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On page 57. in Partial Differential Equation by Lawrence C. Evans, he prove the maximum principle for the Cauchy problem of the heat equation, i.e. (I quote)

Suppose $u\in C^2_1(\mathbb{R}^n\times (0,T])\cap C(\mathbb{R}^n\times [0,T])$ solves $u_t-\Delta u= 0$ in $\mathbb{R}^n\times (0,T)$ and $u=g$ on $\mathbb{R}^n\times \{t=0\}$. Moreover, u satisfies the growth estimate

$$u(x,t)\le Ae^{a|x|^2}$$

for $x\in\mathbb{R}^n,0\le t\le T$ for constants $A,a>0$. Then

$$\sup_{\mathbb{R}^n\times [0,T]}u = \sup_{\mathbb{R}^n}g$$

In the proof they define $v(x,t):=u(x,t)-\frac{\mu}{(T+\epsilon -t)^\frac{n}{2}}\exp{\frac{|x-y|^2}{4(T+\epsilon -t)}}$ The proof consists of several steps. First they show for $4aT<1$ that

  1. $\max_{\overline{U_T}} v= \max_{\Gamma_T}v$, where $U_T:=B^0(y,r)\times (0,T]$ for fixed $r>0$.
  2. If $x\in \mathbb{R}^n$ then $v(x,0)\le g(x)$

Now in equation $(29)$ they say: for $r$ selected sufficiently large, we have $v(x,t)\le A\exp{a(|y|+r)^2}-\mu (4(a+\gamma))^{\frac{n}{2}}\exp{(a+\gamma)r^2}\le \sup_{\mathbb{R}^n}g$. Why is this all less or equal the supremum of $g$, for large $r$?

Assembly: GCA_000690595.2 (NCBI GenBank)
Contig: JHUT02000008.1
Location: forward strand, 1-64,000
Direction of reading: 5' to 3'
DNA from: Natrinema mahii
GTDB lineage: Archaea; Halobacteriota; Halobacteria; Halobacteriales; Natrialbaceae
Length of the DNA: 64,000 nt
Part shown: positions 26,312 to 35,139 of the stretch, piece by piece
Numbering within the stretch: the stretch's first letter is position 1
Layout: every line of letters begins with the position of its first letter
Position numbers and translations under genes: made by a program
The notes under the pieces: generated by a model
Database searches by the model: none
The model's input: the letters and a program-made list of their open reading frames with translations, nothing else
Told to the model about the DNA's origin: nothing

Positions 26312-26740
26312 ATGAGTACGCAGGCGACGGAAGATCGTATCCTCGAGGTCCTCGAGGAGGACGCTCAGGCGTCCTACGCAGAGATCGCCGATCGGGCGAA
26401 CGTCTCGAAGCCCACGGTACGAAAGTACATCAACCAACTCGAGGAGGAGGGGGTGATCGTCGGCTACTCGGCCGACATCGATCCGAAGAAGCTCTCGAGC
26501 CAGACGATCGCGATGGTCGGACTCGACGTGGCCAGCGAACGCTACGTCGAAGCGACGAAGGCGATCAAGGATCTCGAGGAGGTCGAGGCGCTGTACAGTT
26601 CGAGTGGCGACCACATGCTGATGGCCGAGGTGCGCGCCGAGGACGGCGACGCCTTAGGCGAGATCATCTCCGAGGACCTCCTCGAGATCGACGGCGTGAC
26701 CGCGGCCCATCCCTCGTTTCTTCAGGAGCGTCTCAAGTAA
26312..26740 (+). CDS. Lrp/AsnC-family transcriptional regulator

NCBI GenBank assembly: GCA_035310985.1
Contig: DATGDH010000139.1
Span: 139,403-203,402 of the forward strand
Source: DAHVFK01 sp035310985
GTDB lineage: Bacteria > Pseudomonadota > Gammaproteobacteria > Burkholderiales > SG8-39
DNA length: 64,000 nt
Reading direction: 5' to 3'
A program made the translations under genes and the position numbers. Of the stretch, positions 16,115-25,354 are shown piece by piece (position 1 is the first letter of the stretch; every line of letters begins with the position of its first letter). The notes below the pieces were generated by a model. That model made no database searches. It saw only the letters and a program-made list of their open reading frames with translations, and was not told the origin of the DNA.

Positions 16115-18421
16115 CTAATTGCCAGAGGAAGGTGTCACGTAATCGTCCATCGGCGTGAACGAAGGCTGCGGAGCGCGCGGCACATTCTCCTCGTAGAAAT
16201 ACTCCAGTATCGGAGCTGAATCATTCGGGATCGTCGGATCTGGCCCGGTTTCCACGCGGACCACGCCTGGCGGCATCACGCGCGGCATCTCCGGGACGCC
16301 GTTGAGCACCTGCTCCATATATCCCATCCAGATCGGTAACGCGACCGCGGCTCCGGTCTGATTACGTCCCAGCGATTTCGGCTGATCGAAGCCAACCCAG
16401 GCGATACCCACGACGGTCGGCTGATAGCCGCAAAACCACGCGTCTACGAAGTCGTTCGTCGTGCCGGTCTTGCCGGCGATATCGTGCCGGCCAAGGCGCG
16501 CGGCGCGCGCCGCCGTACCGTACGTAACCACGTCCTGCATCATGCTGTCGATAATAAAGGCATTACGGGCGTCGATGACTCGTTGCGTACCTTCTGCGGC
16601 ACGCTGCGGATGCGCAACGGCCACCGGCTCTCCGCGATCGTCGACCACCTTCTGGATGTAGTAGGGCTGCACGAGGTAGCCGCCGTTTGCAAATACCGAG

And why can we conclude with all these facts, that $v(y,t)\le \sup_{\mathbb{R}^n} g$ for all $y\in \mathbb{R}^n$ and $0\le t\le T$?

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Hint: compare the coefficients of $r^2$ in the two exponential functions. –  Siminore Jun 18 '12 at 9:00

1 Answer 1

up vote 4 down vote accepted

I guess I was able to solve it by myself. All you have to do is to write the expression in a nice way:

$$v(x,t)\le A\exp{(a(|y|+r)^2)}-\mu (4(a+\gamma))^{\frac{n}{2}}\exp{((a+\gamma)r^2)}=\exp{((a+\gamma)r^2)}[(-\mu (4(a+\gamma))^{\frac{n}{2}}+A\exp{(-\gamma r^2+2ar|y| + a|y|^2)]}$$

This converges to $-\infty$ as $r\to \infty$ and the conclusion follows.

We already know that the max is attained at the "boundary" $\Gamma_T$ and we have found a bound of $v$ by (the supremum) of $g$ on $\Gamma_T$.

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